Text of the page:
Oversimplification, incorrect labels causes a resurgence of populism confused with fascism

Wesley M

            The central linking argument for this week’s readings and podcast is that the terms fascism and populism are often (either because of intentional bias or just genuine ignorance), commonly conflated within public discourse resulting in the majority of people incorrectly believing that the two terms mean the same thing; an authoritarian dictatorship, instead of their very different definitions. This incorrect labelling is in fact distracting from the real current issue: the fact that populism is resurging throughout Europe and North America and appears to be quickly gaining ground primarily due to discontent while more traditional political parties seek to maintain their relevance.

One of the most interesting things about these readings is that scholars are also divided on the issue of whether populism or fascism can be applicable terms for what we are dealing with in the world today. As the podcast of Professor Rogers Brubaker, the book by Robert Paxton, and the articles by Cas Mudde and Victoria de Grazia all show their own unique perspectives on this issue through their own separate discussions of the history of fascism as well as several deconstructions of the meaning of fascism and/or populism. Despite some minor differences in argument or focus, all of those mentioned above, appear to share the belief that populism can in fact be an accurate representative term for contemporary events around the world, but only if the term is used correctly.[1]

In contrast the article by Federico Finchelstein seeks to downplay the possible underlying correlation between the two terms by arguing against Paxton’s view on Trump not being a fascist, by viewing populism as being a post-fascism response to the perceived failures of neoliberal democratic institutions.[2] Professsor Brubaker discusses how the politicians failing to respond adequately to recent crises (2008 crash, Eurozone, 2015 refugee crisis, 2015-2017 terrorist attacks, Brexit) have allowed for those issues to become united and in turn strengthened populism’s appeal to the discontented masses, who don’t understand the danger populism due to not understanding what populism actually means.[3]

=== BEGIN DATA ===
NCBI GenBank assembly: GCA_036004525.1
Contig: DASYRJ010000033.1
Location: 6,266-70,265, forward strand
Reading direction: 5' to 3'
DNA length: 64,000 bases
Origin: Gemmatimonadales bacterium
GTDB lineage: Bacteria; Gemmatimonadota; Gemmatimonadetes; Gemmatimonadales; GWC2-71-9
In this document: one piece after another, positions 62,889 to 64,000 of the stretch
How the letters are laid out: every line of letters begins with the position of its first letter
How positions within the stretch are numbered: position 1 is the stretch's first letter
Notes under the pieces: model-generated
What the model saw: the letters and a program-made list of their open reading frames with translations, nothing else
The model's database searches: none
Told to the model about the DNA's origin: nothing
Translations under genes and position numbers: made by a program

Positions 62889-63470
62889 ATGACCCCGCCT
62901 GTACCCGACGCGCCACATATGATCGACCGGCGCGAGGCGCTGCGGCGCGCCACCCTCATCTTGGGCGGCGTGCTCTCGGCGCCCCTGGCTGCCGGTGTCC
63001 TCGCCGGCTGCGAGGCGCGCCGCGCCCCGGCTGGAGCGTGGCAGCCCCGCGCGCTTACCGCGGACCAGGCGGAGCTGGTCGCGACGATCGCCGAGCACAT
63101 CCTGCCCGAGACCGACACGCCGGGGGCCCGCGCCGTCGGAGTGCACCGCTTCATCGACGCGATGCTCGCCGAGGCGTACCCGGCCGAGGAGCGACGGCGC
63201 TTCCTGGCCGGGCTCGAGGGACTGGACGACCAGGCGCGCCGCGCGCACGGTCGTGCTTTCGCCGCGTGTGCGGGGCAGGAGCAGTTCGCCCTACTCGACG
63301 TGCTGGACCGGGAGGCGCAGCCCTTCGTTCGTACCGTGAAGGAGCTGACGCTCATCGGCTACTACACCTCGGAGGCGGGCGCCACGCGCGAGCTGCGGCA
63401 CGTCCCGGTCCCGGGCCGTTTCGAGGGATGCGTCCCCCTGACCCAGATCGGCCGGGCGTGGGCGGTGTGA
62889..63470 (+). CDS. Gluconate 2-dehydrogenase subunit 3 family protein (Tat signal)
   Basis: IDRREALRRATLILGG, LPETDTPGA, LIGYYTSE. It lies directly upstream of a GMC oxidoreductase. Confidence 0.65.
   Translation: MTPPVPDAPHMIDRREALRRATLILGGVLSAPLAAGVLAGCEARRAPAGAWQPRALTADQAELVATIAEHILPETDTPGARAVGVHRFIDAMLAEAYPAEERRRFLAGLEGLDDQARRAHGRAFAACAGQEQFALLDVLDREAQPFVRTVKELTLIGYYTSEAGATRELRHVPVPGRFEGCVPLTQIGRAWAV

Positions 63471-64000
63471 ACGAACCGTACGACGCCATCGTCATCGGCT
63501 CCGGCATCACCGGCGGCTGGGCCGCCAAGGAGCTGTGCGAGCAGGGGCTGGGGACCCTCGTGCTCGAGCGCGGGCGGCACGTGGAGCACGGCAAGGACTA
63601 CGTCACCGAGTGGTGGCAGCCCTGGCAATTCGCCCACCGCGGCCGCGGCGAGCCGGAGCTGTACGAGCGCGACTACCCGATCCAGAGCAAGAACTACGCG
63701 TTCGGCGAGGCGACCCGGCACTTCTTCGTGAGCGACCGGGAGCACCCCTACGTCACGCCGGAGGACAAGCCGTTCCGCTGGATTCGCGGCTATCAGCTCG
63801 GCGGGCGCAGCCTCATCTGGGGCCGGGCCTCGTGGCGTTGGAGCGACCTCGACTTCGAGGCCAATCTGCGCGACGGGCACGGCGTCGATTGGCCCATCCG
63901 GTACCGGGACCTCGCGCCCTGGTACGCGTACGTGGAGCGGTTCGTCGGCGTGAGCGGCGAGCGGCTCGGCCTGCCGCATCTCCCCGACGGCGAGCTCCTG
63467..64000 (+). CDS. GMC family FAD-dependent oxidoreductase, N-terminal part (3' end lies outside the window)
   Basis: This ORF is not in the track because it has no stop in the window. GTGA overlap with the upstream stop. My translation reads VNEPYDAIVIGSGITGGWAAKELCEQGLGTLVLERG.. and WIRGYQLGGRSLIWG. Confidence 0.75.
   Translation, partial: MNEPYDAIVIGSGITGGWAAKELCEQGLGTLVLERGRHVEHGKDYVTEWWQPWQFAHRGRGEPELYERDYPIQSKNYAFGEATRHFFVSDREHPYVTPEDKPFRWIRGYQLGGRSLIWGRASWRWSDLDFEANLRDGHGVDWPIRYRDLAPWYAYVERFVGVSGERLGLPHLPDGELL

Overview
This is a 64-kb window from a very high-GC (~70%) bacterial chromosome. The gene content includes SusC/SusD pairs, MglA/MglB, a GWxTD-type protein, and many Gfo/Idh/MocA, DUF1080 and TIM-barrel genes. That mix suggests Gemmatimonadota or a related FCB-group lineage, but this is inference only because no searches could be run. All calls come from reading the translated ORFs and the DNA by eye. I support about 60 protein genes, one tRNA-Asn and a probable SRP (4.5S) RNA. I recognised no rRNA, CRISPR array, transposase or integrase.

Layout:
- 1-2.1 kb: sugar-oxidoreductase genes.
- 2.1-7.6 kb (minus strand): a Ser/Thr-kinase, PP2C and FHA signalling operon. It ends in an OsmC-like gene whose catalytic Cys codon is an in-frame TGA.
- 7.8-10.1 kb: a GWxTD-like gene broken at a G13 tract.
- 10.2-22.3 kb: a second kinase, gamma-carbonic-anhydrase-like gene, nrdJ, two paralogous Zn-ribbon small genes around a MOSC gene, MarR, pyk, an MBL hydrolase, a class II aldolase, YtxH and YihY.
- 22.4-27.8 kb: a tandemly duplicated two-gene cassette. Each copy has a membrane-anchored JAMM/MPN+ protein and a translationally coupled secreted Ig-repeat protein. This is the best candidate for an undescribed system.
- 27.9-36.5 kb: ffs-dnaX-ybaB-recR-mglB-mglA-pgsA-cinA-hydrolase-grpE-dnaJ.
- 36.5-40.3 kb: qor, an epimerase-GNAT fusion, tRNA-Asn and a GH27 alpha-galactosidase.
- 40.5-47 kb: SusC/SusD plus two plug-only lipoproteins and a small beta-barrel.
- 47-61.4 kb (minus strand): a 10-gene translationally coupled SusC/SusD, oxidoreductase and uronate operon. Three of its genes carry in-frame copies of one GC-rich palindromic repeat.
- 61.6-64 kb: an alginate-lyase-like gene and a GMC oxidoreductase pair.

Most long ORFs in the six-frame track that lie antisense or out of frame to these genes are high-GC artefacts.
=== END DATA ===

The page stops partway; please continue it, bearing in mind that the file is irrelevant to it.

The best way to explain the danger of confusing populism and fascism with each other is by looking at the five steps of the fascist cycle: “(1) the creation of movements; (2) their rooting in the political system; (3) their seizure of power; (4) the exercise of power; (5) and, finally, the long duration, during which the fascist regime chooses either radicalization or entropy.”[4] populists and fascists being different is irrelevant because the terms being conflated together has allowed their original meaning to become joined in the public’s opinion and as the past years demonstrate populists being elected could gradually erode that country’s democracy, which in turn could ultimately create a dictatorship. So the best way to prevent this is to give an accurate explanation of the terms to show why populist leaders are able to appeal to the public.[5] This may allow the opposition to effectively counter them than just sticking them with the fascist/populist label.


[1] Rogers Brubaker, “Why Populism?” NUPI Podcast (51 minutes) https://podcasts.apple.com/ca/podcast/why-populism-rogers-brubaker/id1200474003?i=1000449389000:; Robert Paxton, The Anatomy of Fascism (New York, 2004), 23.; Cas Mudde, “Populism in Europe: An Illiberal Democratic Response to Undemocratic Liberalism” (The Government and Opposition/Leonard Schapiro Lecture 2019). Government and Opposition, (2021): 581.; Victoria de Grazia, “What We Don’t Understand about Fascism” Zocalo Public Square https://www.zocalopublicsquare.org/2020/08/13/understand-fascism-american-history-mussolini-hitler-20th-century/ideas/essay/

[2] Federico Finchelstein, “Introduction: Thinking Fascism and Populism in terms of the Past” in Federico Finkelstein, From Fascism to Populism in History (University of California Press, 2017).: 11-12, 18-19.; I wonder if Paxton’s viewpoint is changed following the capital riot on January 6, 2021?

[3] Brubaker, “Why Populism?” NUPI Podcast (51 minutes).

[4] Paxton, The Anatomy of Fascism, 23.

[5] de Grazia, “What We Don’t Understand about Fascism”.

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